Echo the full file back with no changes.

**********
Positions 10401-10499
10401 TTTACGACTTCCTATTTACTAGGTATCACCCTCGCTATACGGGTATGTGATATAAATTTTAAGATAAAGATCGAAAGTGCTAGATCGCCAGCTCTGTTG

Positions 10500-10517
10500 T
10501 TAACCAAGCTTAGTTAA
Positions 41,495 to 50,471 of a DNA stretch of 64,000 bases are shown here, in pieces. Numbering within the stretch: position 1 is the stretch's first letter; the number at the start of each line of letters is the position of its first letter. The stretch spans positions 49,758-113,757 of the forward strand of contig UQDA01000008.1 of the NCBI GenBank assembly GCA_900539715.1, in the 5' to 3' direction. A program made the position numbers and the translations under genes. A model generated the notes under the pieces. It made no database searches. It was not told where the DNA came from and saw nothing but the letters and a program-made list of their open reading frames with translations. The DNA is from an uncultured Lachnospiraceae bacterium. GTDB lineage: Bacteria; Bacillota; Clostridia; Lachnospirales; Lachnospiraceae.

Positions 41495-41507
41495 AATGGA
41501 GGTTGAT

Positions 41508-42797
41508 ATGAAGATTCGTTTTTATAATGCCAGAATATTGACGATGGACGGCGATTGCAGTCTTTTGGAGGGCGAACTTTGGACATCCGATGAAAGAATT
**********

Positions 10401-10499
10401 TTTACGACTTCCTATTTACTAGGTATCACCCTCGCTATACGGGTATGTGATATAAATTTTAAGATAAAGATCGAAAGTGCTAGATCGCCAGCTCTGTTG

Positions 10500-10517
10500 T
10501 TAACCAAGCTTAGTTAA
Positions 41,495 to 50,471 of a DNA stretch of 64,000 bases are shown here, in pieces. Numbering within the stretch: position 1 is the stretch's first letter; the number at the start of each line of letters is the position of its first letter. The stretch spans positions 49,758-113,757 of the forward strand of contig UQDA01000008.1 of the NCBI GenBank assembly GCA_900539715.1, in the 5' to 3' direction. A program made the position numbers and the translations under genes. A model generated the notes under the pieces. It made no database searches. It was not told where the DNA came from and saw nothing but the letters and a program-made list of their open reading frames with translations. The DNA is from an uncultured Lachnospiraceae bacterium. GTDB lineage: Bacteria; Bacillota; Clostridia; Lachnospirales; Lachnospiraceae.

Positions 41495-41507
41495 AATGGA
41501 GGTTGAT

Positions 41508-42797
41508 ATGAAGATTCGTTTTTATAATGCCAGAATATTGACGATGGACGGCGATTGCAGTCTTTTGGAGGGCGAACTTTGGACATCCGATGAAAGAATT